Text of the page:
The 53-year-old Tyra is now a prisoner of Russians, as are hundreds of local officials, journalists and other prominent Ukrainians who have been abducted or taken prisoner. The UN Human Rights Monitoring Mission in Ukraine recorded 204 cases of enforced disappearances, saying some victims may have been tortured and five were later found dead.

In Mariupol, Ukraine, March 11, 2022, an explosion of an apartment building after the shelling of a Russian army tank.

In Mariupol, Ukraine, March 11, 2022, an explosion of an apartment building after the shelling of a Russian army tank.

The Russians have targeted medics and hospitals, despite the fact that the Geneva Conventions provide for military and civilian medics to protect “under all circumstances.” The Russian military accused a woman in a convoy from Mariupol on May 8 of being a military doctor and forced her to choose between releasing her 4-year-old daughter and her fate or continuing to move to Ukrainian-controlled territory. The mother and child eventually separated.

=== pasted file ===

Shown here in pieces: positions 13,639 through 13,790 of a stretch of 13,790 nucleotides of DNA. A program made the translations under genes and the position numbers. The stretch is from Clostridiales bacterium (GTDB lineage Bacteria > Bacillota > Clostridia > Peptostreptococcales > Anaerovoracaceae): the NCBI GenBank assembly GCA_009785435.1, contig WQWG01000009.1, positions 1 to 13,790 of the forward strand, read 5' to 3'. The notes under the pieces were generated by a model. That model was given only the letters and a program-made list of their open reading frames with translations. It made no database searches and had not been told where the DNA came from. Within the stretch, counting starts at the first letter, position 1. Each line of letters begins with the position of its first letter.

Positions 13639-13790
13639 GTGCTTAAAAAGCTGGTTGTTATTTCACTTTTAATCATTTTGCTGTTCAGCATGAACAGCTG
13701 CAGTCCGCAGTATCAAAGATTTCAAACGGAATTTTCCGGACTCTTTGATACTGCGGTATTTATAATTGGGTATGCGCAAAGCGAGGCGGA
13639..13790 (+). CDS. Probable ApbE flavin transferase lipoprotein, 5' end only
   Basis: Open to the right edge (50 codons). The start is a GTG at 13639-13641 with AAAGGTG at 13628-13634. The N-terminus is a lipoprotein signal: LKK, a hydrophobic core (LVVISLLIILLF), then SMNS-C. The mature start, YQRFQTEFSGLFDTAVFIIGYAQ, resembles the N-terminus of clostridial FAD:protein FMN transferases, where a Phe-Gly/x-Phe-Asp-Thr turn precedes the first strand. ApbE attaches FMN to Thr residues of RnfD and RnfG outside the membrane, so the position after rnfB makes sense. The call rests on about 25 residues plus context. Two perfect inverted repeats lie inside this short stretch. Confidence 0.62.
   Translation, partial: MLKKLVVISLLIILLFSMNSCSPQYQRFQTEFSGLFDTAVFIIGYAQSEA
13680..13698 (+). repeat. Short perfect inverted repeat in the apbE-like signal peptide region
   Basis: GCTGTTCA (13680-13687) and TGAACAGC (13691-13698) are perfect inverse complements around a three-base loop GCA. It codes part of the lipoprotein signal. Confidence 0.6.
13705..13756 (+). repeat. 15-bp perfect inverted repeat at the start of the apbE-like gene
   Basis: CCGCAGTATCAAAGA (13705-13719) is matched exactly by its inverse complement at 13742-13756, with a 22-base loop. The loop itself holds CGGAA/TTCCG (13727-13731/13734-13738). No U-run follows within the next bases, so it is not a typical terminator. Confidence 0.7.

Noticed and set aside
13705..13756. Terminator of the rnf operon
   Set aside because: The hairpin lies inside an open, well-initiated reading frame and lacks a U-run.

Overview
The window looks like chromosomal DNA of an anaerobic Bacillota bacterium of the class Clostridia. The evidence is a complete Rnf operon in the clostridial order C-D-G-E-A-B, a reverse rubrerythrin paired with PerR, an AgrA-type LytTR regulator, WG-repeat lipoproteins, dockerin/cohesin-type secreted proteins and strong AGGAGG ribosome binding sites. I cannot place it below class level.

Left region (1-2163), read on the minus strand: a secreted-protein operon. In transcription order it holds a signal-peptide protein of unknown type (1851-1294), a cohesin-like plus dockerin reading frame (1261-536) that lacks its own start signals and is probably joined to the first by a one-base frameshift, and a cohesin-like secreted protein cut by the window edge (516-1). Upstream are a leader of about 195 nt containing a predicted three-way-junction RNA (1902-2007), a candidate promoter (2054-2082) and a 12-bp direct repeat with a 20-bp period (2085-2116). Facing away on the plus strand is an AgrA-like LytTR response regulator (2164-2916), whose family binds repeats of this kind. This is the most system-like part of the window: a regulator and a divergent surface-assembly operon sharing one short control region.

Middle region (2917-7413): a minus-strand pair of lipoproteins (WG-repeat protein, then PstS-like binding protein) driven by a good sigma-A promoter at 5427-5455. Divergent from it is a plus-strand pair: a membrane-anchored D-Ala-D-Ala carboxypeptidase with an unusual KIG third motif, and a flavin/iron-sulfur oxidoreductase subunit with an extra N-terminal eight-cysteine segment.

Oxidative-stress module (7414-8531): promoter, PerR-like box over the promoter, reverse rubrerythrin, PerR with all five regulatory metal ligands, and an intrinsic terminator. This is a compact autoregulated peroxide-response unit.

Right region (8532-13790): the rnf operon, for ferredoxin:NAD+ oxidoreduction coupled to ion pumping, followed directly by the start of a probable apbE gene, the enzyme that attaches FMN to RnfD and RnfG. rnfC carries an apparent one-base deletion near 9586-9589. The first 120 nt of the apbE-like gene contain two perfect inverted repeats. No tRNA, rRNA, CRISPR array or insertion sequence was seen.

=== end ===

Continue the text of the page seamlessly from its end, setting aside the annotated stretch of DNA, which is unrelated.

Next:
The situation in Taira and the fact that it shows Russia’s treatment of Ukrainian prisoners is gaining new significance as the last defenders of Mariupol are taken to Russian-occupied areas. Russia says more than 1,700 Ukrainian fighters hiding at a steel plant surrendered this week, while Ukrainian officials said the fighters left after completing their mission.

The Ukrainian government says it tried to add Tyra’s name to the prisoner exchange a few weeks ago. But Russia denies holding her, despite appearing on television in Ukraine’s separatist Donetsk region and on Russian NTV, handcuffed and bruised.